Medina Baay (spelled “Médina Baye” in French), a neighborhood on the northeast edge of the city of Kawlax in Senegal, is the headquarters of the “’Ibrāhīmiyyah” branch of the Tijāniyyah Ṣūfī order and was founded by ’Ibrāhīm Ñas, usually called “Baay Ñas” in Wolof (“Baye Niass” or “Ibrahima Niass” in French). In Arabic, “Medina Baay” literally means "The City of Baay," but it also draws a parallel between Baay Ñas’s (spelled “Baye Niass” in French) refuge here in 1930 and that of Muḥammad in the Arabian city of al-Madīnah al-Munawwarah.
Baay Ñas (Baye Niass) and Medina Baay, Kawlax
Shaykh ᵓIbrāhīm (Baay) Ñas (c. 1900–1975) was an Islamic leader of the Tijāniyy Ṣūfī order with a large and devoted following throughout West Africa, especially Senegambia, Mauritania, Nigeria, Niger, and Ghana, and whose community of disciples continues to grow throughout the world.
Since Baay Ñas founded Medina Baay in 1930, it has become an international hub for the millions who have become his disciples. One of the first things he did when arriving in Medina Baay was to found an Arabic school, which has since become one of the most prominent schools in Senegal, drawing students from all over West Africa. This school is now called the Institut Islamique El Hadji Abdoulaye Niass (or Ma`had ’Islāmiyy al-Ḥājj `Abd Allāh Nyās), named after his father, and has been relocated to the nearby neighborhood of Saam, also founded by Baay Ñas. Religious education remains the main activity of Medina Baay, with dozens of both formal and informal schools.
See the Timeline for a historical outline of Baay Ñas and Medina Baay.
Committee members and their activities
The Committee’s research has focused on the history and community of disciples of Baay Ñas throughout Senegambia and, to a lesser extent so far, other parts of the world. Interviews have concerned especially the organization and foundation of local religious associations (daayiras), education in informal Islamic schools (daara and majlis), and the spread of the movement through the action of its representatives (muqaddams) and rank-and-file disciples (taalibes).
In addition to myself (Joseph Hill), the Research Committee is composed of the following members, all either from or residing in Medina Baay (names are written phonetically in Wolof): Wolof specialist Aadi Faal; Qur’ān and Arabic teacher Ndaara Sekk; journalist and historian Séydinaa Baabakar Caam (Haraka); Qur’ān teachers Allaaji Caam and Baay Sàmb; agronomist Aamadu Njaay; So.Na.C.O.S employee Baay Sekk; French teacher Ndey Xadi Bittéy; students Sheex Baay Caam, Baay Laay Ñaŋ, Alliw Sekk, Abdu Salaam Caam, and Aas Bittéy; and independent researcher Mamadu Lasxar Ba. More on committee members can be found here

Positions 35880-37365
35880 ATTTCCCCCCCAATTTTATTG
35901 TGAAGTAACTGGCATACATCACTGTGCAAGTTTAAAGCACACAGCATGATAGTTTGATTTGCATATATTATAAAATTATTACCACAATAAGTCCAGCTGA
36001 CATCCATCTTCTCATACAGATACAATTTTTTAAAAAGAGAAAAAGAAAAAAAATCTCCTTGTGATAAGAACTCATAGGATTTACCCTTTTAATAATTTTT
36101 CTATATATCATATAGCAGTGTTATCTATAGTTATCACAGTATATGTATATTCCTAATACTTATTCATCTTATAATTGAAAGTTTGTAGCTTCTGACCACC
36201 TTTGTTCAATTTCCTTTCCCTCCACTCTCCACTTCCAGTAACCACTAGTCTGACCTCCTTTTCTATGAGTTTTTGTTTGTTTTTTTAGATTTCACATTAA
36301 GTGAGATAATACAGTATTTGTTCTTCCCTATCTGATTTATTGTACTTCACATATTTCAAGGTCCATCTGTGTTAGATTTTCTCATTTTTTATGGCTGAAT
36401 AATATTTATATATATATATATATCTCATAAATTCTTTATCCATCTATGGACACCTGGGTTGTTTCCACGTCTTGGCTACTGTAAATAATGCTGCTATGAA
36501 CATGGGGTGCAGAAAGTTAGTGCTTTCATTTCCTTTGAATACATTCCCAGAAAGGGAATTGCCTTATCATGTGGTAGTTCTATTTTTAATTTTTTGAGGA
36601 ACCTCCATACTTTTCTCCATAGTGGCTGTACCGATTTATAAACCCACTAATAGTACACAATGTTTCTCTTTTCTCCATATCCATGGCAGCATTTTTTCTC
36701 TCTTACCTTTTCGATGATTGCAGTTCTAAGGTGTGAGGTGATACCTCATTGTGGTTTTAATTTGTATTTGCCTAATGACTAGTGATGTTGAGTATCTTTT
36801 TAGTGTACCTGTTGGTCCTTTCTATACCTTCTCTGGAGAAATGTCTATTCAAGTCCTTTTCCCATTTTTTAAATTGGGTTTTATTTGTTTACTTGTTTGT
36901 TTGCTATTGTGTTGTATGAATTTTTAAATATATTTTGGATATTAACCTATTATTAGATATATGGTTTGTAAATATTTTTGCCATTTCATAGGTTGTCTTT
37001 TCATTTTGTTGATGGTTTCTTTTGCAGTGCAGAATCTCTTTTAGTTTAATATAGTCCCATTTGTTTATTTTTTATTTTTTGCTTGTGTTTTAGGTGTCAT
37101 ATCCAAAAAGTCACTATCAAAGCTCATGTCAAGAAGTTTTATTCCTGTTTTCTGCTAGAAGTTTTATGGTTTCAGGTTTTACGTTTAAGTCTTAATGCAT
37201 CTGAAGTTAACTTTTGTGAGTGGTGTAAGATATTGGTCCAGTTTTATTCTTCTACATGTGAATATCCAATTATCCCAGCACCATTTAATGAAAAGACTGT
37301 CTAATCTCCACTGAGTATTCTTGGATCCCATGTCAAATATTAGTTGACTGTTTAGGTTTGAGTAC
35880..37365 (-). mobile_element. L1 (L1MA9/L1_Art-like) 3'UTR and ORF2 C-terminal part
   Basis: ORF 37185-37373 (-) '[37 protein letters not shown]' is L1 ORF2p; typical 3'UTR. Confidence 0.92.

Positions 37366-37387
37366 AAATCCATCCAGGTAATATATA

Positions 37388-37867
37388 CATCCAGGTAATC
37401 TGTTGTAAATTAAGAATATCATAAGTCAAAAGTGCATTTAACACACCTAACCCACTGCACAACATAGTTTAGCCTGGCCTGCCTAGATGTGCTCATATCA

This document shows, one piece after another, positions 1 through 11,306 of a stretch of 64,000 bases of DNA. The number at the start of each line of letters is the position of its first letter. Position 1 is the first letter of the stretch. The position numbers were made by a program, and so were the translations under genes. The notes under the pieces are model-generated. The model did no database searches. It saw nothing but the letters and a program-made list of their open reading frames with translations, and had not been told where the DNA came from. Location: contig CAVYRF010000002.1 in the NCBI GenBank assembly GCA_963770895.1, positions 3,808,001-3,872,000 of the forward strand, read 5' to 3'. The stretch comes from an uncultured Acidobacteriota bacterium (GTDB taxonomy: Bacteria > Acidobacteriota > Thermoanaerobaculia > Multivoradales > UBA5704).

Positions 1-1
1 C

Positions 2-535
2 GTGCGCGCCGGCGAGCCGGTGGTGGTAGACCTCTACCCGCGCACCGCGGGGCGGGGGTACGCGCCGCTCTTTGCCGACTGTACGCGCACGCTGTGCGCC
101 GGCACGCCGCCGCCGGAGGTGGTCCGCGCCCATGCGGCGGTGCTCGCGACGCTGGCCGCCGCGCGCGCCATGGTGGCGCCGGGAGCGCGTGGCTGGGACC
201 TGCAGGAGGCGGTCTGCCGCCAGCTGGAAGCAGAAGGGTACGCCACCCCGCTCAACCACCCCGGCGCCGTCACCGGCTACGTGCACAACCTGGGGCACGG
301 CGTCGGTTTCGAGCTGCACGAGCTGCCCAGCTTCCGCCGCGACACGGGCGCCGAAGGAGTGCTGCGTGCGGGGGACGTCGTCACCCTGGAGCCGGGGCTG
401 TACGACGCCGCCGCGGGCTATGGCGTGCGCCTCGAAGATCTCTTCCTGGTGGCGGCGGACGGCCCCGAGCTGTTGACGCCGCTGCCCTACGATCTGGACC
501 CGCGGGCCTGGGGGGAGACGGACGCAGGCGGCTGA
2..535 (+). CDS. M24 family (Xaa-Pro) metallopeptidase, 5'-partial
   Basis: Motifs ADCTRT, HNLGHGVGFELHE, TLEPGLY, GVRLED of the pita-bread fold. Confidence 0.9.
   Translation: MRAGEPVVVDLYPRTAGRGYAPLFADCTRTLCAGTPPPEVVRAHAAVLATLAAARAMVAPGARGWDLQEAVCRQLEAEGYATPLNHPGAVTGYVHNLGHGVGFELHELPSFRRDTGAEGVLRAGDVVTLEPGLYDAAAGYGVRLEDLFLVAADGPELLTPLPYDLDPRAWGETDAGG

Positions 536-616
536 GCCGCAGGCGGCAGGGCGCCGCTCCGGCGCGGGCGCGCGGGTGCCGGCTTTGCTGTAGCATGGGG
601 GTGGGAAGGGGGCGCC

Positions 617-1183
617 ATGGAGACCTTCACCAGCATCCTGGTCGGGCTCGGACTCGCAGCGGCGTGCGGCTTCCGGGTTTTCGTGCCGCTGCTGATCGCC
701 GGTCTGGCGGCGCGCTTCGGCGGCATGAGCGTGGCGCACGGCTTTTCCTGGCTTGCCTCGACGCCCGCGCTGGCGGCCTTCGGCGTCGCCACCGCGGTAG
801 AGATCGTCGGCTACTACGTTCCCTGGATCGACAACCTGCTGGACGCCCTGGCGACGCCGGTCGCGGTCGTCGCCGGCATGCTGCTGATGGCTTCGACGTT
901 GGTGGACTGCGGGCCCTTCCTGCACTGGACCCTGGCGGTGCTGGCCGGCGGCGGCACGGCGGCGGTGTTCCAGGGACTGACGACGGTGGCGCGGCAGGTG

Committee members presented potential interviewees and other interested people with introduction sheets written in Arabic, French, and English. They conducted interviews primarily in Wolof, then transcribed or summarized them in Wolof, Arabic, or French, depending on their educational backgrounds. Some reports mix literal Wolof transcription with French, Arabic, or English to present the non-literal information. In addition to interviews, committee members attended a number of religious events and wrote reports on the speeches given and on how he events unfolded. They also conducted hundreds of surveys on informal religious schools (daara, majlis) and local religious associations (daayira). So far, less than half of the interviews and only a few of the school surveys have been entered into this site, although we hope to make all the information available before long.
In addition to interviews and events, this project involved collecting thousands of documents, which I have not yet put into database form. These documents include predominantly historical documents photographed from the archives of Ḥarakatu ‧n-Nujūmi ‧l-’Islāmiyyah maintained by Haraka Caam. (To view some of these documents, see Archives of Haraka and Com.I.R.R.H.I.N. .) Additionally, I collected photocopies of several thousand other documents from private collections, many of them provided by Hasan Muhammad Siise, a well-known collector and dealer of books and manuscripts in Kawlax. These documents were primarily theological in nature.
Committee members traveled throughout Senegambia and even other countries, trying to get a picture of the variety of local communities adhering to Baay Ñas, their histories and the relationships between them. See Geography of the Study for a map and a list of some of the locations we did research in.
This association grew out of Joseph Hill’s dissertation research, which was funded by Fulbright-Hays, Social Science Research Council, Yale Program in Agrarian Studies, Yale Center for International and Area Studies, the Yale Department of Anthropology, and the Yale Graduate School.